Thursday, May 5, 2016

"The Ramblers" by Aidan Donnelly Rowley

Along with "The Expatriates," "The Ramblers" was my other read during finals. I like to read lighter books when I'm focused on other things & both fit the bill. Like "The Expatriates," "The Ramblers" focuses on three characters whose lives intertwine in a large city. Here, though, how their lives intersect is not as unexpected & the plot and prose ramble a bit more.

In New York City, Clio faces a decision about where she wants her relationship with her boyfriend to go. Her best friend & roommate Smith is still reeling from the break up with her ex while coping with her sister's upcoming wedding when she meets Tate, who is coming off his own separation from his wife. The novel follows these three 30-somethings over the course of a week or two as they figure out how they got to this point in their lives & where they want to go from here. 

The first half of the book had me hooked. I liked the main characters, and the secondary cast was intriguing. Rowley gets New York City, so the book is littered with allusions that will ring true to anyone familiar with the city. Unfortunately, once the stage was set, the pace slowed. It's possible this was intentional, given the title and the message Rowley is trying to share about this time in her characters' lives. Yet, days stretched out to dozens of pages more than felt necessary for characters I already knew. Multi-page descriptions of characters' morning routines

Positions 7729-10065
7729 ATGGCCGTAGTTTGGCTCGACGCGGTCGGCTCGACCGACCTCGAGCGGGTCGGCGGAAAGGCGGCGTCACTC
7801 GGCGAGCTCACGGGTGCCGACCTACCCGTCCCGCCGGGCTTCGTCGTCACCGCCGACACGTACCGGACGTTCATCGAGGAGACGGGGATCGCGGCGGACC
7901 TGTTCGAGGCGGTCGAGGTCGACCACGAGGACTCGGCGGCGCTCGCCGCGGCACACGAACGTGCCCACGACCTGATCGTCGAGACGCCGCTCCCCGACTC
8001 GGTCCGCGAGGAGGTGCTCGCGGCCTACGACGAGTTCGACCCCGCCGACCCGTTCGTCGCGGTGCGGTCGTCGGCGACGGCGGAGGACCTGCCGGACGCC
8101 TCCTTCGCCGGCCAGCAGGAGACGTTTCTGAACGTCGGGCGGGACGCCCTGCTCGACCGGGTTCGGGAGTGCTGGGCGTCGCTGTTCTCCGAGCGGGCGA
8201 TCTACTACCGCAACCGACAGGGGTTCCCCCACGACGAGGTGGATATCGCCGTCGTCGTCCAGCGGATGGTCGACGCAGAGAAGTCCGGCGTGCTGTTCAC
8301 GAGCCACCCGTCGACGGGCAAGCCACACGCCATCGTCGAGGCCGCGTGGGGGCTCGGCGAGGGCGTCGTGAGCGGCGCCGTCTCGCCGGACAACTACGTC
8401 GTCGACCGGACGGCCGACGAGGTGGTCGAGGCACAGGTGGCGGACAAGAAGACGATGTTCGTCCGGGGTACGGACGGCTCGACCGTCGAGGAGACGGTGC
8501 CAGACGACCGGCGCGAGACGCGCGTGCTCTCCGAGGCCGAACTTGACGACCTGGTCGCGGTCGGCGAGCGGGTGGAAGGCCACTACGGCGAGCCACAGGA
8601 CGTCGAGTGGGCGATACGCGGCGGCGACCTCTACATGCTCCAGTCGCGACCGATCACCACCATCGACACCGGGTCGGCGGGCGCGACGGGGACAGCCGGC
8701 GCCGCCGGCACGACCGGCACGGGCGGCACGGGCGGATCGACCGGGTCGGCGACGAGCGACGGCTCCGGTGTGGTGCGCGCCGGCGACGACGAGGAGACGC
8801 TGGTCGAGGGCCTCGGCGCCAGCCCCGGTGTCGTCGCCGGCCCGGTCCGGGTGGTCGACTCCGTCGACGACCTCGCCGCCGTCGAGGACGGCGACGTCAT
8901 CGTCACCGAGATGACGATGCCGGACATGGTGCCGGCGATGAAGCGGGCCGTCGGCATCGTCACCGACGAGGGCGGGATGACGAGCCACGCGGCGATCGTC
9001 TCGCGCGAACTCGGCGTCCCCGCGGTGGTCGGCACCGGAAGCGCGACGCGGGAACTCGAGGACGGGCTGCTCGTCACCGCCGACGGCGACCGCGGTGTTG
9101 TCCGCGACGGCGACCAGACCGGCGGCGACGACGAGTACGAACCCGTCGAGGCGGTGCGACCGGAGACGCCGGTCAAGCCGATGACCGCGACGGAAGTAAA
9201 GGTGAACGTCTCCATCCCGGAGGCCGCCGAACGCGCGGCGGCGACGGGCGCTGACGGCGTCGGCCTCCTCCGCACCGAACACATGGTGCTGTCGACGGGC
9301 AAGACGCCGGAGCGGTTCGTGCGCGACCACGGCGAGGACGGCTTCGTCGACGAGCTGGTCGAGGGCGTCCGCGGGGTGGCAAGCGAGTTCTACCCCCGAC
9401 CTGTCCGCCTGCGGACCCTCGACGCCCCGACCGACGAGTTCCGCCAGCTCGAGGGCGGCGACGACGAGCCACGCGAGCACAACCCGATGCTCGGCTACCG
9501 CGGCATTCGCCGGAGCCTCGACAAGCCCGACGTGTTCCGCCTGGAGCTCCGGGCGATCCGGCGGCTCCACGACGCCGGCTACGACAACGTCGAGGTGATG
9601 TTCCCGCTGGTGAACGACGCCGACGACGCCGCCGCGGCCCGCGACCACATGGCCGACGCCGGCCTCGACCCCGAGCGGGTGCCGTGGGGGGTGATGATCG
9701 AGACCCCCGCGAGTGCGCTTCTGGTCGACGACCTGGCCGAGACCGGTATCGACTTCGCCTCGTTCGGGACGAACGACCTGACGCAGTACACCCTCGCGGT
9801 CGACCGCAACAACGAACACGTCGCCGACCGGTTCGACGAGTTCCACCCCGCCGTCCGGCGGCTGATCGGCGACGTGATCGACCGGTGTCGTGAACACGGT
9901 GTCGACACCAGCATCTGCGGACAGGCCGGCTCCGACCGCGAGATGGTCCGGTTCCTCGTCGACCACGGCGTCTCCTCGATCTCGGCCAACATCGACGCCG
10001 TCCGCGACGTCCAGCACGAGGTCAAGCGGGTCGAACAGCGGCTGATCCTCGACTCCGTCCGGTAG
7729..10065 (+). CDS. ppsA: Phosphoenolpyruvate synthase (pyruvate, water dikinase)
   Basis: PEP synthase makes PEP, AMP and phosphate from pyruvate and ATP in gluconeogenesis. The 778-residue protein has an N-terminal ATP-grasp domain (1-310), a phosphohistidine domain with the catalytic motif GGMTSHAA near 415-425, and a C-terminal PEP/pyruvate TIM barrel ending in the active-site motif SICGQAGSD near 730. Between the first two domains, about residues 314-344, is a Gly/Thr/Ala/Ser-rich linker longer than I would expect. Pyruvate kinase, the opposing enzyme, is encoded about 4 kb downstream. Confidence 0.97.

are a pet peeve of mine. It wasn't enough that I put down the book, or even to make me dislike it as a whole. It was just enough that things dragged & I wasn't as compelled to pick it up again as I was at the start. 

Verdict: Jury's out. It won't be the first book I recommend to someone looking for lighter literary-ish contemporary fiction, due to the pacing issues. But it's probably make a long list, especially for readers interested in the privileged NYC setting.

"The Ramblers" by Aidan Donelly Rowley, published February 9, 2016 by William Morrow.

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